In December 1955, Eichler owner Bob Johnson paid only $12 to heat his home. Back then, original Eichler roofs had less than an inch of fiberglass, flattened under a heavy load of tarpaper and thick gravel.
For many occupants, this small amount of insulation wasn't enough; inside, candles were known to melt in the summer heat, and steamy breath fogged the air on cold winter mornings.
Utility bills are much higher now, even after inflation is taken into account, but fortunately technology has become available over the years to help Eichler owners save money. Thanks to improved ceiling insulation, an Eichler can be transformed from the least comfortable summer or winter residence to a haven of energy-efficient comfort, and a quiet one as well.
Roofing systems, including tar and gravel, sprayed foam, torch-down, and single-ply, now use two forms of the same generic polyurethane foam roof insulation material. As an insulator, polyurethane foam, whether 'board-stock' or 'sprayed,' has been transforming Eichlers for three decades. Insulation must be installed when re-roofing, not as an afterthought.
Most insulation materials—fiberglass, cellulose, and rock wool are common examples—rely on trapped air to slow temperature changes. The level of effectiveness dramatically improved when polyurethane foam became available. A cubic inch of poly foam has approximately one million tiny cells. Board foam traps air better than fiberglass and is a better insulator.
However, sprayed foam has an a 20 percent higher R-value than board foam of the same thickness. The cells of sprayed foam are closed, trapping an inert gas that insulates better than any material available today. Those cells also enable spray foam to be used to waterproof. To understand R-value, first consider that one inch of wood equals R-1. Thus, an R-19 roof assembly will behave thermally as though the ceiling was made only of wood that is 19 inches thick. R-19 is a good target for any Bay Area Eichler. This can save 25 to 40 percent on heating costs over a poorly insulated roof.
Installing insulation on Eichler roofs beyond R-19 may not be practical. Occupants may not notice any added insulation benefit, and the additional cost could take decades to recoup. Generally, an insulated tar or torch-down roof is comparable in cost to a sprayed foam roof. An insulated single-ply roof is usually the most expensive.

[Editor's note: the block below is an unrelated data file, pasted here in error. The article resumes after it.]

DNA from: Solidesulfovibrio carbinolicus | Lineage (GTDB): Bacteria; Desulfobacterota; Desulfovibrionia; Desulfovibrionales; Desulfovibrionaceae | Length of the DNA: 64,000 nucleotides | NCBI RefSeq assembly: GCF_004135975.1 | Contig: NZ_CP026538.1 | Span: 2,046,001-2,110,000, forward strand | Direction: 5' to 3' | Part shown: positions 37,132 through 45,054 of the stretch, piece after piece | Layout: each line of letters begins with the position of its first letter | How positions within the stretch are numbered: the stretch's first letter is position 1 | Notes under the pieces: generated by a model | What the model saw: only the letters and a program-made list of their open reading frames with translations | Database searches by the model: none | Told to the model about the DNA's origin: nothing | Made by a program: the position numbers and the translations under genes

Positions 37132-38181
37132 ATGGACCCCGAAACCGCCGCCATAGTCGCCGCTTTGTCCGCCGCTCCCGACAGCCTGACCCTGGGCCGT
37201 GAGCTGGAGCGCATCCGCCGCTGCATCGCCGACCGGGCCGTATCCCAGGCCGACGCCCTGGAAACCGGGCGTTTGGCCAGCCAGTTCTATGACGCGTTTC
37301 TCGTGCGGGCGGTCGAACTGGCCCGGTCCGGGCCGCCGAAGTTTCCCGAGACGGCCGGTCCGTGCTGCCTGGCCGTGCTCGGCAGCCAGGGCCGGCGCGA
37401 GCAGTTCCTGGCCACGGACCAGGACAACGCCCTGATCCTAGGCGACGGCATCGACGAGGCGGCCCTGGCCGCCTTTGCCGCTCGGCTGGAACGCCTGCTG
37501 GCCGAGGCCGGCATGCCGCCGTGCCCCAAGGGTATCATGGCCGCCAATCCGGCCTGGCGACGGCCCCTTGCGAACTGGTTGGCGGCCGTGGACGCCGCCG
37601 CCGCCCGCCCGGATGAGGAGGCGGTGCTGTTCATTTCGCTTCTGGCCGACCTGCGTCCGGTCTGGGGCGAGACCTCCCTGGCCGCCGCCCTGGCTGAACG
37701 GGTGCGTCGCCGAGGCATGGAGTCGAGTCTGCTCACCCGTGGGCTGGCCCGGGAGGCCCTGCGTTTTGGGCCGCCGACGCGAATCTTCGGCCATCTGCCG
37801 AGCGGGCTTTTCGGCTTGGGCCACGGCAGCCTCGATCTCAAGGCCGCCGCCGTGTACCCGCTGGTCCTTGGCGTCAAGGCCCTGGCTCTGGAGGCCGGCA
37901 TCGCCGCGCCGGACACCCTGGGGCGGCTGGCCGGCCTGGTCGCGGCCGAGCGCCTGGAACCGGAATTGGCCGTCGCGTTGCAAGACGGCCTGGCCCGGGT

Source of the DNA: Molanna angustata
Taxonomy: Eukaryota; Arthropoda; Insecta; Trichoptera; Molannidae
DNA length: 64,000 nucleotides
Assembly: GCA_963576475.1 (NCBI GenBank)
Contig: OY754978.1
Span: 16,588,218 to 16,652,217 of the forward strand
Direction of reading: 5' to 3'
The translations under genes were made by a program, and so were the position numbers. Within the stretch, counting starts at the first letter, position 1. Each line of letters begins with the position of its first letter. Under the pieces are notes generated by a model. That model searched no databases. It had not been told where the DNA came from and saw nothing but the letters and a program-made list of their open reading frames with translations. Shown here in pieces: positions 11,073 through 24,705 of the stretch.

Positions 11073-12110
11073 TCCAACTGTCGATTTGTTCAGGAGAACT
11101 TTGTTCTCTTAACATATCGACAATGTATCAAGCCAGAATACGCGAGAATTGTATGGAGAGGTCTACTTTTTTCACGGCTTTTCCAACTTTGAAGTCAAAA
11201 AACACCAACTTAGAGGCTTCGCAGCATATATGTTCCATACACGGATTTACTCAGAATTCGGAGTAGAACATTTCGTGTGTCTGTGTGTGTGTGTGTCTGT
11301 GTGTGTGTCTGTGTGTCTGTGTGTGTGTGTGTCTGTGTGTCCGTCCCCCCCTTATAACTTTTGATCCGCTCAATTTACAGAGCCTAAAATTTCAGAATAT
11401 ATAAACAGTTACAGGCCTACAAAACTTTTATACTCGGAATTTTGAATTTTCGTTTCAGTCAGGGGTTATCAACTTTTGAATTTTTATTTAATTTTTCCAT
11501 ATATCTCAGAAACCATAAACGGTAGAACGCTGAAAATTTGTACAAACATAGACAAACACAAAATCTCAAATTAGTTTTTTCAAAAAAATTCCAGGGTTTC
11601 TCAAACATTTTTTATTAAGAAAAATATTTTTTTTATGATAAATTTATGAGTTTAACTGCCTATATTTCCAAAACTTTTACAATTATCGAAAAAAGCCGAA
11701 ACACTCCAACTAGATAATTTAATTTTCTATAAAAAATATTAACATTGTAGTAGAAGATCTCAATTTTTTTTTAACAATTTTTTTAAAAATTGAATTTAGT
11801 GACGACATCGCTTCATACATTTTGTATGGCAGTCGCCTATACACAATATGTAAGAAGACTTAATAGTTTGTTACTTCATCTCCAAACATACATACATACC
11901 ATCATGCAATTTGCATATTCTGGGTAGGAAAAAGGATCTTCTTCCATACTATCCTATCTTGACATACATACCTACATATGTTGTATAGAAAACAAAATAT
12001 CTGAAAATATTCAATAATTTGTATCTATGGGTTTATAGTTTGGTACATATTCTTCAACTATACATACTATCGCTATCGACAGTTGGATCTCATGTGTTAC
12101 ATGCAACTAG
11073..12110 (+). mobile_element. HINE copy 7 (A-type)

On a roof, reflecting heat is good, absorbing heat is not. The newest version of the California energy law called Title 24 will soon require changes in most roof systems, and in fact require reflective roof coating on most new roof installations beginning October 2005. For now, low-rise homes, which would include most Eichlers, are excluded from this energy-saving requirement. Sprayed foam roofing already surpasses the Cool Roof and Energy Star requirements, which have become desirable industry benchmarks.
For example, on a 90 degree summer day, a non-reflective Eichler roof surface can reach 160 degrees. Board insulation must prevent this extreme heat from getting inside by keeping it in the roof assembly. Heat builds up and cooks the roof system, shortening service life. On the other hand, the white reflective surface of a foam roof only reaches 110 degrees on the same day. This 50 degree difference makes insulating the Eichler much easier. Spray foam has the unique ability to insulate on the very outside layer, and avoid undesirable 'heat-sinks' (gravel) or 'short circuits' (fasteners).
When placed on the outside of the building envelope, the first one inch of sprayed foam is able to achieve 80 to 90 percent of the insulating effect. (As a side note, the space shuttle uses one inch of uncoated spray foam to insulation its large, brown stainless-steel fuel tank that is 300 degrees below zero.)
Foam boards are factory made in four-by-eight foot panels in various thicknesses. They are fastened to the wood using long nails with large square heads, long screws, or sometimes even adhesives. Boards should be well secured, especially to avoid problems since it's possible for their size to change with age (typically they shrink) up to four percent. A tar, single-ply, or torch-down roofing membrane is then installed on top.
Foam boards insulate well, but one recent study has shown that a rooftop foam board assembly can lose up to 25 percent of its effective insulation value because air can move in the gaps at the electrical and around board edges. Foam boards insulate better when their edges are taped, and multiple board layers are more effective when the top layers are installed in a staggered fashion over the ones below. This layering is seldom carried out, since it could add considerable expense for labor and material to the installation for the same R-value of insulation.